Monday, March 31, 2008

much ado about . . . ?

Perpetuating stereotypes is nasty business. One of the more prevalent and damaging stereotypes in collegiate and professional sports in that of the criminalized African-American athlete. According to Kinesiology Professor Damion Thomas at the University of Maryland, “Images of black male athletes as aggressive and threatening ‘reinforce the criminalization of black men.’” Almost weekly now, stories of athletes being arrested for criminal mischief dominate the news cycles. Cue the latest stereotyping controversy:

The April 2008 cover of Vogue Magazine features LeBron James and Brasilian supermodel Gisele Bundchen. Editors of Vogue hailed the cover as an historic moment as James became the first African American male to ever grace its cover. Unfortunately for Vogue, this historic moment has come under fire as commentators and pundits decry the photo as perpetuating racial stereotypes. According to some, the cover conjures an image of “King Kong” and Fay Wray, perpetuating the idea of a criminalized black man.

Magazine analyst and critic Samir Husni believes that the Vogue cover was intentionally provocative, deliberately attempting to perpetuate the stereotype: “It screams King Kong. . . . [W]hen you have a cover that reminds people of King Kong and brings those stereotypes to the front . . . it is not innocent.” Husni continues that magazine covers, particularly for publications as influential and prominent as Vogue, are not rushed into without careful deliberation.

For his part, James is pleased with the cover claiming that he was just trying to show “a little emotion.”

Still, critics claim that this type of stereotyping, criminalizing the black athlete, is nothing new. Memorable magazine covers in the past have portrayed black athletes in unflattering ways. To wit:

No one would or could reasonably argue that black athletes are more inclined to break the law than are white athletes. Still, troubling images only lend themselves to perpetuating unfounded stereotypes.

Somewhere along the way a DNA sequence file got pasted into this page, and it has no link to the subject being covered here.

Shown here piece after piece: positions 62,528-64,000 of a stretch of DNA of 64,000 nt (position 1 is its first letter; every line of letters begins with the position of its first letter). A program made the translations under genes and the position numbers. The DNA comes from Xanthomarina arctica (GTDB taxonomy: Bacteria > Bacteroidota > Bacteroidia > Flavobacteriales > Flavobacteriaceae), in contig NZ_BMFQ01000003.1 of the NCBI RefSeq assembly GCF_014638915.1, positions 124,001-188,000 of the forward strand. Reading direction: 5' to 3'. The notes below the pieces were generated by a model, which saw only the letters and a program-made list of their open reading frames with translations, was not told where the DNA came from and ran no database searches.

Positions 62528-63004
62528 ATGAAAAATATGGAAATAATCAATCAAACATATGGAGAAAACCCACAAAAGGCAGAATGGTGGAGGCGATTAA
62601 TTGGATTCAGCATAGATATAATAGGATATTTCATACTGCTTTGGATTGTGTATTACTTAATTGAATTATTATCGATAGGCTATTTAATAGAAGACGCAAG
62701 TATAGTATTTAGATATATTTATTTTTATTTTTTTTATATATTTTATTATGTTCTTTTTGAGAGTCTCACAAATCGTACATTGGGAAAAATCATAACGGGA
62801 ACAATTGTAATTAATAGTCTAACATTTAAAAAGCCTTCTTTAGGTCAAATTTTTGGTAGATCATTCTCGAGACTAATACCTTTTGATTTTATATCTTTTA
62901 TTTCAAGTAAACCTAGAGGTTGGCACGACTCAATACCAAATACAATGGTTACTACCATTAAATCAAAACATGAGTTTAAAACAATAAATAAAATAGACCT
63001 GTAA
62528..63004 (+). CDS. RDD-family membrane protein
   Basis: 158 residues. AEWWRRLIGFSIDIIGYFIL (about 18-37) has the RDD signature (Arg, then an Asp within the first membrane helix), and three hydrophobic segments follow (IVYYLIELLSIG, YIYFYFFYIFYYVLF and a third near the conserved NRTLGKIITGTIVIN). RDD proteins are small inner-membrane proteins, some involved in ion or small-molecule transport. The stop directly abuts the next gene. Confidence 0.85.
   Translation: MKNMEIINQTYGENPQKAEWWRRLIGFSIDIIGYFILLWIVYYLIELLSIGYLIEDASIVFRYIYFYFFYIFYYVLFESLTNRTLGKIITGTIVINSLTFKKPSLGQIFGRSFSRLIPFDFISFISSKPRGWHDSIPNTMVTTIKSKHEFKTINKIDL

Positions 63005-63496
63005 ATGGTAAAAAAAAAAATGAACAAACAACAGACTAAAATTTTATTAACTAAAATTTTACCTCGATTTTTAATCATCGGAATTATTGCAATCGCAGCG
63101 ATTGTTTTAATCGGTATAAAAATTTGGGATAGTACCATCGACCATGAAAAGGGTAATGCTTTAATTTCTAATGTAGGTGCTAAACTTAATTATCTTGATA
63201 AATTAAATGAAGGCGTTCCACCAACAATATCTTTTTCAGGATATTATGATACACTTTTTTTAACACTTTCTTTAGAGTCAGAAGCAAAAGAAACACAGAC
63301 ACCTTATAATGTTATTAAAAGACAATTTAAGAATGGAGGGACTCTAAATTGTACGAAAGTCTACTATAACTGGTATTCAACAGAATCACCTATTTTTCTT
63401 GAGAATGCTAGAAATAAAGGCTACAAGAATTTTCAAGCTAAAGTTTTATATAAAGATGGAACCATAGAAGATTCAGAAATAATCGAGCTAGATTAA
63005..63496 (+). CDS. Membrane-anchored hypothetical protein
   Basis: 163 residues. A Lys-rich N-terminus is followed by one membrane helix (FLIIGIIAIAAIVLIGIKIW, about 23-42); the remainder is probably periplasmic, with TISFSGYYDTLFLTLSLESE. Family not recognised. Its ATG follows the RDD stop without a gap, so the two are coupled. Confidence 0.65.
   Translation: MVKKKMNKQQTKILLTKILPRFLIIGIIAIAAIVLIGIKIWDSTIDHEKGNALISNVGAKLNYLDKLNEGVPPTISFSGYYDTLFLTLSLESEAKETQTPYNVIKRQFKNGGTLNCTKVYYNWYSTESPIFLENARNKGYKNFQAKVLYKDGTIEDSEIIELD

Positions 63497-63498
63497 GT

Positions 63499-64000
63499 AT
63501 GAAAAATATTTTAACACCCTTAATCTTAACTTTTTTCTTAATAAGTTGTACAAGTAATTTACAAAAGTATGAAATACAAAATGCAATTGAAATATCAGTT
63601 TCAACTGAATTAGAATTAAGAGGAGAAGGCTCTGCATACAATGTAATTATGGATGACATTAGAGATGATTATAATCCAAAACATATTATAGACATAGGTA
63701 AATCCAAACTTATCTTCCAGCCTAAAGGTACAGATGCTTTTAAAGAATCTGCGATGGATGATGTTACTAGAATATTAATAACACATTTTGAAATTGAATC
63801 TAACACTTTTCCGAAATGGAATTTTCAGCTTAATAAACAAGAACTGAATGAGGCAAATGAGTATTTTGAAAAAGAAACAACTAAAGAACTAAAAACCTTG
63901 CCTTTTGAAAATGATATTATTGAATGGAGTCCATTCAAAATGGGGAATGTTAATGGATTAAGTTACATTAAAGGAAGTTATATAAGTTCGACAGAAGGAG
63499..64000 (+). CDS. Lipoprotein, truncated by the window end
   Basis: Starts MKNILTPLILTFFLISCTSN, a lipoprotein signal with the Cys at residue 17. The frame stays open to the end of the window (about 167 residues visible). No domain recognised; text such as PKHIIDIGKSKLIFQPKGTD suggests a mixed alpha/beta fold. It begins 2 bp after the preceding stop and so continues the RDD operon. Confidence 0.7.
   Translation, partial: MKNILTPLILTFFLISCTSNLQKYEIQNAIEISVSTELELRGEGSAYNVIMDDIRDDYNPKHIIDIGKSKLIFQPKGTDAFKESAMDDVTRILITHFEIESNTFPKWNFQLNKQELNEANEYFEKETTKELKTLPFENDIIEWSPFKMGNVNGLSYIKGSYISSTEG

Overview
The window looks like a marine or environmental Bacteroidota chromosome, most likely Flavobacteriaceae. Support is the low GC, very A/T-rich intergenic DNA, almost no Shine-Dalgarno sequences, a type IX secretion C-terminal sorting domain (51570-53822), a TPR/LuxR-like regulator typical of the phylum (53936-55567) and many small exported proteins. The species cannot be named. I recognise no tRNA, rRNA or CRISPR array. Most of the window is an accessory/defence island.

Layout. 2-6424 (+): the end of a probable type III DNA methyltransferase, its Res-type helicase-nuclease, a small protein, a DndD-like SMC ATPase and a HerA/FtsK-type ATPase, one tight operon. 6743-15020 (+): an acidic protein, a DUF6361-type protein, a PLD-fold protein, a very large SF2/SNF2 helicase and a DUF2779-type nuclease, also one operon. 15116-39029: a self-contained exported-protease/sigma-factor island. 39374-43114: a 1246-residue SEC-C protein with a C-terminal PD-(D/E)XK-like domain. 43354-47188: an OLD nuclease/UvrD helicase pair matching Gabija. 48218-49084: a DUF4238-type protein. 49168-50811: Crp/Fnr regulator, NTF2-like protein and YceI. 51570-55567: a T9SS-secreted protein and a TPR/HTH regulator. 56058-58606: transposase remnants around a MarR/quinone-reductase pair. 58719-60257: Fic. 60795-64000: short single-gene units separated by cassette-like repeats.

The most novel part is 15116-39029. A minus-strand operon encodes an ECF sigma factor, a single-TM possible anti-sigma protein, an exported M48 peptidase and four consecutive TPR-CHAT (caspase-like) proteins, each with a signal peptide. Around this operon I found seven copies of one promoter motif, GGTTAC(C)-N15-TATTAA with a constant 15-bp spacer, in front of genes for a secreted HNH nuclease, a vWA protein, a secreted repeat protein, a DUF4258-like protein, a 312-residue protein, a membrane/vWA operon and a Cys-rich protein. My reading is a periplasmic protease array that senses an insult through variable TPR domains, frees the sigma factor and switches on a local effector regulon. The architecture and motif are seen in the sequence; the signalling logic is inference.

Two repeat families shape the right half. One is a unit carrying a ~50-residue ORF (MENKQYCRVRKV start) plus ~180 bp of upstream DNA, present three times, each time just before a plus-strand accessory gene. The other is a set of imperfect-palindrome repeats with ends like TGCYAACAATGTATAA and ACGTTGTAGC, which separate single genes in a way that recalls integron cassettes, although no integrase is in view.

Sunday, March 30, 2008

Sports Caster makes Garth songs References in report

Garth fans will love this also. I count 13 song references.


I had a totally unexpected email yesterday. It seems that the lovely TB mare that we had here for a few months over autumn/winter last season that we sent home basically assuming empty (owners elected not to scan and as we had seen absolutely no action, we assumed that she had gone anoestrus by the time she arrived) was in fact in foal and produced a lovely filly on Friday night!!! Knock me down with a feather! She is uber cute and by all accounts mum (who is a maiden) is doing a super job.


Phew! Stages ONE and TWO complete. Kenzie was moved to the yards on Saturday morning and Bados was yarded next to her HOWEVER it seems that the 150cm yards were not quite high enough and Kenzie escaped over the top after jumping (from a standstill no less!) right in front of us (thankfully). So, a 30 odd cm electric tape was erected above the top rail to provide a visual barrier (which had a bite!) and Bados was put into the same yard with Kenzie. Thank goodness for reasonable sized yards! They spent 48 hours in there together with regular mucking out (lots of poop!) and hay and feed. By day two there was a lot of mutual grooming going in and Kenzie appeared to be besotted by her new 'dad'.

Today Kenz and B were moved to the paddock adjacent to the main mob of horses. Great excitement ensued as the 'feral' herd raced up and down squealing and leaping and snorting and carrying on. Kenzie was on full alert with tail held aloft but good old Bados kept her in check and (reasonably) settled. We watched them for about half and hour until we were satisfied that Kenz was not going to try anything silly.

Next step will be to split the herd in half and introduce Kenzie and Bados back into a herd situation. Meg is fascinated by her little sister and Twinkle, who is Meg's constant companion, thinks she looks pretty cool too. I suspect we will put those four together to start and then take it from there.

KENZIE in her prison cell

Midnight Sun

Garth Fans will love this.

Saturday, March 29, 2008

A Brief Moment of Idiocy

I share this for the sake of entertainment.

Friday, March 28, 2008

Ballpark construction, public culture, and public resources